How to Become a Personal Trainer
There are many different paths to becoming a personal trainer. There is not a right way, or a wrong way. There are those who go to college first while others pursue their education after being hired by a fitness center. Regardless of the route taken, becoming a certified personal trainer is one of the main steps in a successful training career.
Many health clubs are requiring potential personal trainers to have certification credentials, but those who have advanced certifications may earn up to 15% more than their counterparts. (Learn more about personal trainer salaries).
If you are just beginning your research into how to become a personal trainer, here are our top five steps on how to become a personal trainer.
Look in the Mirror
This is not just about your outside appearance. Of course, you have to walk the walk and lead a healthy life, but you don't have to be a bodybuilder to be a successful personal trainer. Analyze who you are. Are you a leader? Are you disciplined, empathetic, professional, creative and likable? Are you passionate about fitness? These are all traits that a good personal trainer should have.
When choosing a certification, be sure to choose an organization that is nationally recognized and accredited. Many clubs have specific certification that they require. Be sure to call the club you have in mind and ask about their requirements. If you're unsure about working for a club or on your own, take time to research accredited organizations as many have specific focuses. For example, NFPT focuses on general fitness as opposed to only on coaching or clinical expertise. Then, be sure to ask, what it costs and how it works.
Choose a Specialty
This is not a necessity right off the bat, but if you want to separate yourself from your competition – why not start big? By becoming a specialist in a particular area of health or fitness you can focus your efforts. Becoming a specialist will give you the skills and tools to offer a more credible service, which will increase the amount of money you are able to make. Many personal trainers fail by trying to be all things to all people. Build a solid reputation in your marketplace while building a consistent client base by becoming a fitness nutrition specialist, resistance training specialist, endurance training specialist or a specialist in another area of focus.
Decide Where to Work
Getting started as a personal trainer in a health club would be best for you if you are not comfortable yet with the business aspects of personal training. Most clubs offer some sort of commission-based income. Keep in mind that should you choose to strike out on your own, most clubs have a non-competition clause in an employment agreement so you do not leave and take all of your loyal clients with you. Be sure to ask many questions during your interview process to ensure that you protect yourself for your future plans.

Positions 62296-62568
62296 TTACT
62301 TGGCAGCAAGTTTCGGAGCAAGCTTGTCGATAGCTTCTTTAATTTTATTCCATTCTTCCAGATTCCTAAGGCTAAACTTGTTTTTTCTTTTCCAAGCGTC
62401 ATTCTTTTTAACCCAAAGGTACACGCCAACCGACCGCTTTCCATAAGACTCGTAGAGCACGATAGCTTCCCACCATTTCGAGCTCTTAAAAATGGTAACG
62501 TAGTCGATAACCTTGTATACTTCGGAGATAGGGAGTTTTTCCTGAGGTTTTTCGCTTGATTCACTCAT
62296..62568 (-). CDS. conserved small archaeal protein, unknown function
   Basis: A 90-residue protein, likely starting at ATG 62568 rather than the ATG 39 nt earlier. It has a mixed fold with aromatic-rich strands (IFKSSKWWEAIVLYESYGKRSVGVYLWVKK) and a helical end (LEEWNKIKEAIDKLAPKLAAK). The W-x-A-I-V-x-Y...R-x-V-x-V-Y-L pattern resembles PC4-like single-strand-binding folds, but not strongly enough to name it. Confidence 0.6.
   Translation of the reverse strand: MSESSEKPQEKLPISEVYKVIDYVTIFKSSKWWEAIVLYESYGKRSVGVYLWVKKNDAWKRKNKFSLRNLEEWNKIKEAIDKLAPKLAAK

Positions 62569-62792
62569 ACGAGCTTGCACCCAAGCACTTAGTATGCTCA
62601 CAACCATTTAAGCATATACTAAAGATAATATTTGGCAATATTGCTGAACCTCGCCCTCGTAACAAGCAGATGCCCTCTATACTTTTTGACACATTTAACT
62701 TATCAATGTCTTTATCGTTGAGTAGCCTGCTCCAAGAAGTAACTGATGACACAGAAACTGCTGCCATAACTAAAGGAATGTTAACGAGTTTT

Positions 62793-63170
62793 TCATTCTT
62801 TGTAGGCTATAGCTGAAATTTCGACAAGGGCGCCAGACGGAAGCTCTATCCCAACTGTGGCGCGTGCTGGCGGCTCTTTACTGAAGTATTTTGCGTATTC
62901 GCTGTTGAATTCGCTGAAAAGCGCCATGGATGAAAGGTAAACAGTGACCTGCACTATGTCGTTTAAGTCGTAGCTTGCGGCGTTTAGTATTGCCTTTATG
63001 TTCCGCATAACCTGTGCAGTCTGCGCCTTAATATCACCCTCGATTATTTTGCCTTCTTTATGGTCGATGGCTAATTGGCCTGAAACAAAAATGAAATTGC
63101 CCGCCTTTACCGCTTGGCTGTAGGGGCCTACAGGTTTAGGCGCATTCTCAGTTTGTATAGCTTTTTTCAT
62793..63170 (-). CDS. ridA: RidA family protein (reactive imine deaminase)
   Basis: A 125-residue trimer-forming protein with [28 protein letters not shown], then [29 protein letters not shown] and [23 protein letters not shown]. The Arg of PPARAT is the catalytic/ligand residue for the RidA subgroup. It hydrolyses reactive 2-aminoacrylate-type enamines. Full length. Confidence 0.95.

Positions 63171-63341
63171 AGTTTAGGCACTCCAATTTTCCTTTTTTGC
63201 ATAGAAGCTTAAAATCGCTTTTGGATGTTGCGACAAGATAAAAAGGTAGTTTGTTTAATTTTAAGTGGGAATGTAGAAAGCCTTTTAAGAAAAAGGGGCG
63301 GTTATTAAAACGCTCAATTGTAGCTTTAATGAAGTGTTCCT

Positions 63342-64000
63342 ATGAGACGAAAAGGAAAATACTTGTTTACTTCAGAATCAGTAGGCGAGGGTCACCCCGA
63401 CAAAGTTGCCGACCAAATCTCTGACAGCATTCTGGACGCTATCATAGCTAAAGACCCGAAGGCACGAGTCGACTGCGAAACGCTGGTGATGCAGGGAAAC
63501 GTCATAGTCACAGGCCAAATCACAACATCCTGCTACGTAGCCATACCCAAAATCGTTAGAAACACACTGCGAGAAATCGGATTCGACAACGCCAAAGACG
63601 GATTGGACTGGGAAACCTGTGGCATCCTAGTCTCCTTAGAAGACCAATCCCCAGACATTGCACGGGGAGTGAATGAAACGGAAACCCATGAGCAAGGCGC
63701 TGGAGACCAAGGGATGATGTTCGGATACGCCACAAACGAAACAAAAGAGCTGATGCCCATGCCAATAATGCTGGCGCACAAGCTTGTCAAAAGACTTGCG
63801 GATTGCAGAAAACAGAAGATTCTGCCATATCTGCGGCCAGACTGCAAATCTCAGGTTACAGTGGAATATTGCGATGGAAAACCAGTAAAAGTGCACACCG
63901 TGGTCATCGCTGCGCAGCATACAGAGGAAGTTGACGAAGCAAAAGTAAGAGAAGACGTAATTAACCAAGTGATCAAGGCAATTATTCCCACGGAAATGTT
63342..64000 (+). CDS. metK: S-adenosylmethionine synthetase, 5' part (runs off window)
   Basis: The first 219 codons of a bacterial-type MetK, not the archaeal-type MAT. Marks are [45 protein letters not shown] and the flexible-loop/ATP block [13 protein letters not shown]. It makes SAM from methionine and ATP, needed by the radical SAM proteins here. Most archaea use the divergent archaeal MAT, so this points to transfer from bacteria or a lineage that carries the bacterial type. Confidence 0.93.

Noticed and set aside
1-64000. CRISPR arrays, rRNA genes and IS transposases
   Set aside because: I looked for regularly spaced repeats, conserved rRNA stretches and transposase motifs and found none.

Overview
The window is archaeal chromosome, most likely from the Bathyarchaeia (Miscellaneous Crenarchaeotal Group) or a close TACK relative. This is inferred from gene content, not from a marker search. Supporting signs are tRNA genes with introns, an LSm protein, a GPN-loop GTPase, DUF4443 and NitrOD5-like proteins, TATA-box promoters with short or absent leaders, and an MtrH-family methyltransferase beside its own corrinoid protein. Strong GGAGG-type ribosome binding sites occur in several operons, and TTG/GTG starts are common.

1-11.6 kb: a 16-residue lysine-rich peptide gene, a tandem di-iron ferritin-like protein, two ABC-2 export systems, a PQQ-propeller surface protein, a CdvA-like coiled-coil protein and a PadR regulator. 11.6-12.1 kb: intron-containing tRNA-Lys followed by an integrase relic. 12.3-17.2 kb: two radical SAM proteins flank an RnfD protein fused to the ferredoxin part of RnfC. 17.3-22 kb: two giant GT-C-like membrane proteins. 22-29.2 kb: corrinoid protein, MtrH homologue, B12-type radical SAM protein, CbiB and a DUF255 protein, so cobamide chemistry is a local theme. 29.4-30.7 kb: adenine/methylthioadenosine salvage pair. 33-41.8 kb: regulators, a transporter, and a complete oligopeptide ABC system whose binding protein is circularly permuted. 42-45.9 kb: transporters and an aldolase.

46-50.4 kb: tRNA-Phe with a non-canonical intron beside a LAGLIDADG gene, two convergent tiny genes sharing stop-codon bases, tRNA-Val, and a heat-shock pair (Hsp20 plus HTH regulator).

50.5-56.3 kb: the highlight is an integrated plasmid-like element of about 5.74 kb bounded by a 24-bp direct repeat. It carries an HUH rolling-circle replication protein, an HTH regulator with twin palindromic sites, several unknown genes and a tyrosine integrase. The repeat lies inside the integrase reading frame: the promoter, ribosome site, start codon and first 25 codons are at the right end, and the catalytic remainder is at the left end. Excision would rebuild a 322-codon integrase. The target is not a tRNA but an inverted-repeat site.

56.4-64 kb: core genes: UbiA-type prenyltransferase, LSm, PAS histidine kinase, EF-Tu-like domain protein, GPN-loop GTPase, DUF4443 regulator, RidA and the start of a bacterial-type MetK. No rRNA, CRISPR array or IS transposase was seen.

Market Your Business
The fifth step is more about how to become a "successful" personal trainer. First and foremost, start thinking like an entrepreneur. That means using creativity instead of money wherever possible and having a solid personal trainer marketing plan.
Market your services by using a combination of traditional advertising and online marketing. Both can help build you a solid reputation as a credible personal trainer. Spend time learning about online marketing. It can help you build your network, position you as a leader in the fitness industry and offer you an affordable marketing solution.
Above all else, it is important to remember that after you choose which path is right for you, you surround yourself with the right resources. Find strong and intelligent people to help you get to where you want to go. And, always, strive to improve your skills and expand your knowledge. Professional development and continuing your education is essential to your personal training success.
About The Author
Ron Clark, president and CEO, founded the National Federation of Professional Trainers in 1988. He established NFPT to close the gap between the ever-present ultra clinical certifications and the practically non-existent fundamental certifications of the 80s. Ron has always been motivated to equip aspiring personal trainers with comprehensive fitness knowledge that cultivates confidence in on-the-job trainer skill sets. Google+
Learn more about NFPT's accredited certification program today.